Free Appropriate Public Education (FAPE)

FAPEFree Appropriate Public Education, or FAPE, is an educational right of children with disabilities in the United States that is guaranteed by the Rehabilitation Act of 1973 and the Individuals with Disabilities Education Act (IDEA).  


To provide FAPE to a child with a disability, schools must provide students with an education, including specialized instruction and related services that prepares the child for further education, employment, and independent living.  


Some of the requirements are that schools provide each student with a disability with an education that:  

  • is designed to meet the unique educational needs of that one student

  •  addresses both academic needs and functional needs

  •  provides “...access to the general curriculum to meet the challenging expectations established for all children” (that is, it meets the approximate grade-level standards of the state educational agency, to the extent that this is appropriate)

  •  is provided in accordance with the Individualized Education Program (IEP)  

  •  is reasonably calculated to enable the child to receive educational benefits



Least Restrictive Environment


Least Restrictive Environment is identified in the U.S. Individuals with Disabilities Education Act (IDEA) as one of the six principles that govern the education of students with disabilities and other special needs. By law, schools are required to provide a free appropriate public education (FAPE) in the least restrictive environment that is appropriate to the individual student's needs.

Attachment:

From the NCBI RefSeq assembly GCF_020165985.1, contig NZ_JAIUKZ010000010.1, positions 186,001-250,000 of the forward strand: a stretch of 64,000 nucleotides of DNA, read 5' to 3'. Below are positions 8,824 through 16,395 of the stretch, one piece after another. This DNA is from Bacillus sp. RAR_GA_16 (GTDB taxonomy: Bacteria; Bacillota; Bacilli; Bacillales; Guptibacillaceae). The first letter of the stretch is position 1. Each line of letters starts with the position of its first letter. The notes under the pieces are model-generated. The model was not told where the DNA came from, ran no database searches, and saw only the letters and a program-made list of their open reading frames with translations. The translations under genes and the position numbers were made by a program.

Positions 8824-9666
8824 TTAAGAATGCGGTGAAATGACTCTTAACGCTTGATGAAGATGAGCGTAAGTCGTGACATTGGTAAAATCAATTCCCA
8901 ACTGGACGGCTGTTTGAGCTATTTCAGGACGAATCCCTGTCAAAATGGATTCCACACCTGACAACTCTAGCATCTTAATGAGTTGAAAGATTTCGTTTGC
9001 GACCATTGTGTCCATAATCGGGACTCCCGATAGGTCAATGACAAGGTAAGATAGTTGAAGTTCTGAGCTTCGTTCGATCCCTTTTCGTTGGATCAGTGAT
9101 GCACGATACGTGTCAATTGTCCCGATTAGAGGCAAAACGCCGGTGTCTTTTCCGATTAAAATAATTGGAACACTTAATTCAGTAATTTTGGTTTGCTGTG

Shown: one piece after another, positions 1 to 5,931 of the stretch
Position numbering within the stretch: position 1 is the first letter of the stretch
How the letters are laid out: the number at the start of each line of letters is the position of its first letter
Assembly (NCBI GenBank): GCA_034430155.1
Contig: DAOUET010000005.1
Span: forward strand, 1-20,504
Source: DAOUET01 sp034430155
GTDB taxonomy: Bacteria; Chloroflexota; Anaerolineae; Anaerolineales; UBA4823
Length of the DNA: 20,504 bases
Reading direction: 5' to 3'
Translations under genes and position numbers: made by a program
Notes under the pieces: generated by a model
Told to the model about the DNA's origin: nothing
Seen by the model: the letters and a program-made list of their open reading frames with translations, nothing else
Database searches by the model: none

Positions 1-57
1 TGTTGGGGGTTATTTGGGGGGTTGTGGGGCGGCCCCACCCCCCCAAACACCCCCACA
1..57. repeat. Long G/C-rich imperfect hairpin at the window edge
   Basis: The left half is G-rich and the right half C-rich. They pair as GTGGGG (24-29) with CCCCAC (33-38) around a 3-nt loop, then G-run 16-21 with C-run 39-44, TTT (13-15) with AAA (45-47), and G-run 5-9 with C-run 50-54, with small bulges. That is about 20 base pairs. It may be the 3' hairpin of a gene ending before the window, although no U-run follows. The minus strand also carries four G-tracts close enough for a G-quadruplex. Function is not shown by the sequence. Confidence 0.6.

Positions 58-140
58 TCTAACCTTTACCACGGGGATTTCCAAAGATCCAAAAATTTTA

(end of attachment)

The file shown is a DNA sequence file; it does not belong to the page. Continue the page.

Least Restrictive Environment is sometimes referred to as “mainstreaming,” meaning the disabled student should have the opportunity to be educated along with non-disabled peers, to the greatest extent appropriate. The student with special needs should have access to the general education curriculum, or any other program that typical peers would be able to access. The student should be provided with supplementary aids and services necessary to achieve educational goals if placed in a setting with typical peers.


A resource room may be available within the school for specialized instruction, with typically no more than two hours per day of services for a student with learning disabilities. Should the nature or severity of his or her disability prevent the student from achieving these goals in a regular education setting, then the student would be placed in a more restrictive environment, such as a special education classroom within the current school, a specialized school program, or a hospital program. Generally, the less opportunity a student has to interact and learn with typical peers, the more the placement is considered to be restricted.


To determine what an appropriate setting is for a student, a team will review the student’s strengths, weaknesses, and needs and consider the educational benefits of placement in a particular educational setting. With the differences in children’s needs varying broadly, there is no single definition of what an LRE will be, and each student has an Individual Education Plan (IEP) that specifies the needs of that student.



Special Education Services